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Has anyone built and used a Solviva-style greenhouse?  RSS feed

 
Laura Sweany
Posts: 289
Location: Onalaska, Lewis County, WA
6
chicken food preservation forest garden hugelkultur tiny house urban
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Many years ago, when I was just a baby permie, I went to Evergreen State College in Olympia, WA and saw Anna Edey, author of the seminal text Solviva, speak on her book and her ideas for a greenhouse that was passively warmed by sun and poultry kept in a northern compartment of the structure. The CO2 produced by the chickens was incorporated back into the southern growing compartment of the greenhouse by means of an "earthlung" that was a soil bed in the center of a trombe wall where the CO2-rich air from the chickens could filter through the soil and act as another input for the growing plants on the southern portion of the structure. For someone in a rather cloudy part of the world such as the Pacific Northwest, this seemed like a tremendous idea for encouraging winter veggie growth, not just a storage stasis for winter crops like that suggested by Eliot Coleman, Binda Colebrook and others.

Has anyone here actually built one of these nifty critters? http://www.solviva.com/
 
Henri Lentonen
Posts: 73
Location: Finland
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The idea is good, but too bad I dont have money to buy it, quote from the solviva.com:

"PRICE OF DRAWINGS: individual sheets: $50, the whole set of 13 sheets: $400"

But as the idea is good, I also have been thinking how to integrate compost to greenhouse - as many others too.

Not to say solviva.com would be bad, I think it is good to also sell good things - but I think better is, that we think ourselfs and when there is some good idea: maybe it is you, who can figure out a simple way to make it better?

As simple things, are the most best inventions. I think something simple, will also let us to compost inside greenhouse - without the ammonia in the air, or too much bugs.

I was wondering of the "earthlung" term, how it exactly operates? The air will not move by itself through earth.

There is many pictures of year around greenhouses. They basically just work couse they are underground.

Adding compost heat and CO2  to this - would be very much more growth to plants. As I understand, below 13 celsius (55F) plant growth is inhibit very much.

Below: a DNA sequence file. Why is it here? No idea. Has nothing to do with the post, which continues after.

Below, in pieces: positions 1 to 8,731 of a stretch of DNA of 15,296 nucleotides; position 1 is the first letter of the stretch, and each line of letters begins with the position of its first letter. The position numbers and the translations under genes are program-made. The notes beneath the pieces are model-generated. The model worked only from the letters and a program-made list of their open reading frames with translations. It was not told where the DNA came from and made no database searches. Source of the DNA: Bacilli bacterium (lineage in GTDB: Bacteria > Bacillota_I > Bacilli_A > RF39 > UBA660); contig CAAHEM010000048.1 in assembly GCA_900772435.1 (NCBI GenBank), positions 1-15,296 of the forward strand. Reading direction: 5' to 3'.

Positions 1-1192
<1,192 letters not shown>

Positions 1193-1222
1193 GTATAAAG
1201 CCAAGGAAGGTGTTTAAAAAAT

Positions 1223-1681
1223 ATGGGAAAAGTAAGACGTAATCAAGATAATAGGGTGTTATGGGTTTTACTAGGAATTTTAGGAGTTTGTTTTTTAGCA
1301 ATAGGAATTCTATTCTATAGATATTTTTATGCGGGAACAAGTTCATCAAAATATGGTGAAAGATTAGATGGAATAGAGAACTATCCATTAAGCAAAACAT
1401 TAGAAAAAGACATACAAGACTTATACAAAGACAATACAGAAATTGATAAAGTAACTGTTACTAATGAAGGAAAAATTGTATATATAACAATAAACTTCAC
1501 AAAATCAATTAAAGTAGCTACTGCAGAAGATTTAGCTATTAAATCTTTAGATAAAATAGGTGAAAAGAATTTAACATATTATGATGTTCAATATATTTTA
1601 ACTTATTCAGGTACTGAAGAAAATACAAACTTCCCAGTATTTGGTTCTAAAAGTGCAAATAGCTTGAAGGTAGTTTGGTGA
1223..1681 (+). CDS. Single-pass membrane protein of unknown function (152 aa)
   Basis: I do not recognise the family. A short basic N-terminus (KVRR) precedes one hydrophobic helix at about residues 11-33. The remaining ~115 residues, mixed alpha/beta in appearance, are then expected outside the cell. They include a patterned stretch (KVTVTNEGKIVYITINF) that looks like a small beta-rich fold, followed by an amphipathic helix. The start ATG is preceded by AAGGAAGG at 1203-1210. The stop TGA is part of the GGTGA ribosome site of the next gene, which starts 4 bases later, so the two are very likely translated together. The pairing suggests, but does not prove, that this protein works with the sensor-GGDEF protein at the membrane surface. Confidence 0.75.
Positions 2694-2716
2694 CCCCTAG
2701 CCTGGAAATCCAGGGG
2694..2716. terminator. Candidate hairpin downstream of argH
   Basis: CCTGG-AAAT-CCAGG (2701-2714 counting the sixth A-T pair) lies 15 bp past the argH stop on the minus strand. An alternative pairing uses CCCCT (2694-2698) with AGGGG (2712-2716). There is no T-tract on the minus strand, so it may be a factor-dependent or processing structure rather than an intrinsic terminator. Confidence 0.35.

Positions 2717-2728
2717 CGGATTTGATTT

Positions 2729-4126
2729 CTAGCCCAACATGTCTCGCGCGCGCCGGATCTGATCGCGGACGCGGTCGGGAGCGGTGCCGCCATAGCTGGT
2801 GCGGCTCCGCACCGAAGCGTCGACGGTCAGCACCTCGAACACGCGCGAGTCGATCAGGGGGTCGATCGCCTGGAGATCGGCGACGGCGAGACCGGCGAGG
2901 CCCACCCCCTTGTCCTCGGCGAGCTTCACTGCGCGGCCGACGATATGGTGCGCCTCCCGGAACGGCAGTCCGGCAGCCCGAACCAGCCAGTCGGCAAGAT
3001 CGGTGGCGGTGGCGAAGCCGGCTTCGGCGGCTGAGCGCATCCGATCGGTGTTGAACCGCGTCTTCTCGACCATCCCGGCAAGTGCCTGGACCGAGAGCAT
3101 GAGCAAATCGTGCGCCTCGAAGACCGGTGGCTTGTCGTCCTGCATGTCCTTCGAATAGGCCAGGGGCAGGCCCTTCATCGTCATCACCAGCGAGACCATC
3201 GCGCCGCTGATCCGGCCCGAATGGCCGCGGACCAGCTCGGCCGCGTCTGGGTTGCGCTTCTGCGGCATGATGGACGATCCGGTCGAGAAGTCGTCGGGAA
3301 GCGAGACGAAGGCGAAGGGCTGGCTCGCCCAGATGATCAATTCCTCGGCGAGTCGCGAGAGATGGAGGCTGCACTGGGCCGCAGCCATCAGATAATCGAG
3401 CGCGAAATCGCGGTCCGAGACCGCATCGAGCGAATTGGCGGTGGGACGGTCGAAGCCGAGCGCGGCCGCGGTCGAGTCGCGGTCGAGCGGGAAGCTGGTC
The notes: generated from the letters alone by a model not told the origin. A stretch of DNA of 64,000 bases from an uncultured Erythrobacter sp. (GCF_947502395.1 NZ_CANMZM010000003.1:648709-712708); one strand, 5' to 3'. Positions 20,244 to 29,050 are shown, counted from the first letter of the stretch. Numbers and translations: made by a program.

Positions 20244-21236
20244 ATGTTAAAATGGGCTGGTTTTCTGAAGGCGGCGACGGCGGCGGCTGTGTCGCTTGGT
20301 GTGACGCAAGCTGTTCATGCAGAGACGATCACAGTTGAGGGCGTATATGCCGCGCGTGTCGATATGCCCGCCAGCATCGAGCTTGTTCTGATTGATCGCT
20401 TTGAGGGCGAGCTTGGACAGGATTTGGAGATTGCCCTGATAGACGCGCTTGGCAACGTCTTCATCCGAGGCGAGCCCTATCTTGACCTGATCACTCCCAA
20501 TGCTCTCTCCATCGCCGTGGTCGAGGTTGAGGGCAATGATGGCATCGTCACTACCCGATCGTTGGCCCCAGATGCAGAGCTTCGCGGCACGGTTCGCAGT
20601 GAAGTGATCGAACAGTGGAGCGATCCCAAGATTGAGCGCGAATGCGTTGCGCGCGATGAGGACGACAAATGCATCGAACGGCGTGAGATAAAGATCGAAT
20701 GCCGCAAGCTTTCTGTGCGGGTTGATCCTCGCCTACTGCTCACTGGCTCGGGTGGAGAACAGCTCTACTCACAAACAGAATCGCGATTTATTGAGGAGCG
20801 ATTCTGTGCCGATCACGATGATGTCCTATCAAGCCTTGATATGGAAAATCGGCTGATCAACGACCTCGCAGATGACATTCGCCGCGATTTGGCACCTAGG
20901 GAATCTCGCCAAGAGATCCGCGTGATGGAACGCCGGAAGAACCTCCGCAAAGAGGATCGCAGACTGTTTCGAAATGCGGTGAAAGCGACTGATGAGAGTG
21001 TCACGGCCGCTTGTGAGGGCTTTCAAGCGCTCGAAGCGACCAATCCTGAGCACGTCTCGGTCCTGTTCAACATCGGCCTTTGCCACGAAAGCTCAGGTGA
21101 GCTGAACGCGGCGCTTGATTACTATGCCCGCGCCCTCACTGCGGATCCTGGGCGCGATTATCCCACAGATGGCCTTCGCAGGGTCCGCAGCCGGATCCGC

So in greenhouse, there must be more than that when the sun is shining and photosynthesis occur, so the plants will grow properly.

Also, here in Finland, the limiting factor of crowing plants inside your home isnt the sun power - but the sun photoperiod.

Even in winter the sun emits about 100w per m2 in Finland, in summer it is 600w.

Photoperiod is the cycle between light and dark, that plants use to start flowering. So growing for example chiles from seed in a sunny window on winter, just does not work in Finland and the plants most def will die: but adding just couple watts of LED, will give good growth.

So here in winter, you will need extra light just to adjust the photoperioid for example with LEDs. The intensity or watts of the artificial light isnt important, but adjusting the light for seedlings to 18 hours light and 6 hours darkness, is good.

Some link of subject:

http://www.treehugger.com/green-architecture/build-underground-greenhouse-garden-year-round.html

 
Laura Sweany
Posts: 289
Location: Onalaska, Lewis County, WA
6
chicken food preservation forest garden hugelkultur tiny house urban
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The photoperiod information is interesting, but I wouldn't be trying to get plants to flower and fruit in the winter - I'd simply be happy with leaves and stems. So with a bit more warmth and some CO2 it should work. This year I kept 4 rabbits inside my 6'x8' greenhouse, and if we hadn't had the worst winter in 30+ years, I think it might have been a winner for cool-temp, low light plants like mustards, lettuce, celery, etc. I also had a 55 gal drum and 30 gal bin filled with water to act as mass storage for daytime heat, but I'm not certain they really worked well.
 
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